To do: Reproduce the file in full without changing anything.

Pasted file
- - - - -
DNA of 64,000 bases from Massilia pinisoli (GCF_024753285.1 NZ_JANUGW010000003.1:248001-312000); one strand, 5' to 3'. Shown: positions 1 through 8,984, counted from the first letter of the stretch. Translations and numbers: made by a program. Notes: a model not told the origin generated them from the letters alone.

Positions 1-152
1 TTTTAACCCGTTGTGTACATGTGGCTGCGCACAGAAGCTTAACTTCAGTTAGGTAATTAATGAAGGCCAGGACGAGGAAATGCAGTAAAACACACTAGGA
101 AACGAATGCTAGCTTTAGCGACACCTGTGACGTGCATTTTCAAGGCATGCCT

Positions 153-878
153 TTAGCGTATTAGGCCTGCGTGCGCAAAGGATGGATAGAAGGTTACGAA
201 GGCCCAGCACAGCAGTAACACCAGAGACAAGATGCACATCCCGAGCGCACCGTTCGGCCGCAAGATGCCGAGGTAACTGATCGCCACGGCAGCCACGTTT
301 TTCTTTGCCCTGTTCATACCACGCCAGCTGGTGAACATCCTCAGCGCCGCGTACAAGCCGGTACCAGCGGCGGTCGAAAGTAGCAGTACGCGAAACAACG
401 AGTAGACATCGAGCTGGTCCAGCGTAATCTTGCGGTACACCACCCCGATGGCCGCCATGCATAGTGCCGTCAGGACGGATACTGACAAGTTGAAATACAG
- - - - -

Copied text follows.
DNA of 64,000 bases from Massilia pinisoli (GCF_024753285.1 NZ_JANUGW010000003.1:248001-312000); one strand, 5' to 3'. Shown: positions 1 through 8,984, counted from the first letter of the stretch. Translations and numbers: made by a program. Notes: a model not told the origin generated them from the letters alone.

Positions 1-152
1 TTTTAACCCGTTGTGTACATGTGGCTGCGCACAGAAGCTTAACTTCAGTTAGGTAATTAATGAAGGCCAGGACGAGGAAATGCAGTAAAACACACTAGGA
101 AACGAATGCTAGCTTTAGCGACACCTGTGACGTGCATTTTCAAGGCATGCCT

Positions 153-878
153 TTAGCGTATTAGGCCTGCGTGCGCAAAGGATGGATAGAAGGTTACGAA
201 GGCCCAGCACAGCAGTAACACCAGAGACAAGATGCACATCCCGAGCGCACCGTTCGGCCGCAAGATGCCGAGGTAACTGATCGCCACGGCAGCCACGTTT
301 TTCTTTGCCCTGTTCATACCACGCCAGCTGGTGAACATCCTCAGCGCCGCGTACAAGCCGGTACCAGCGGCGGTCGAAAGTAGCAGTACGCGAAACAACG
401 AGTAGACATCGAGCTGGTCCAGCGTAATCTTGCGGTACACCACCCCGATGGCCGCCATGCATAGTGCCGTCAGGACGGATACTGACAAGTTGAAATACAG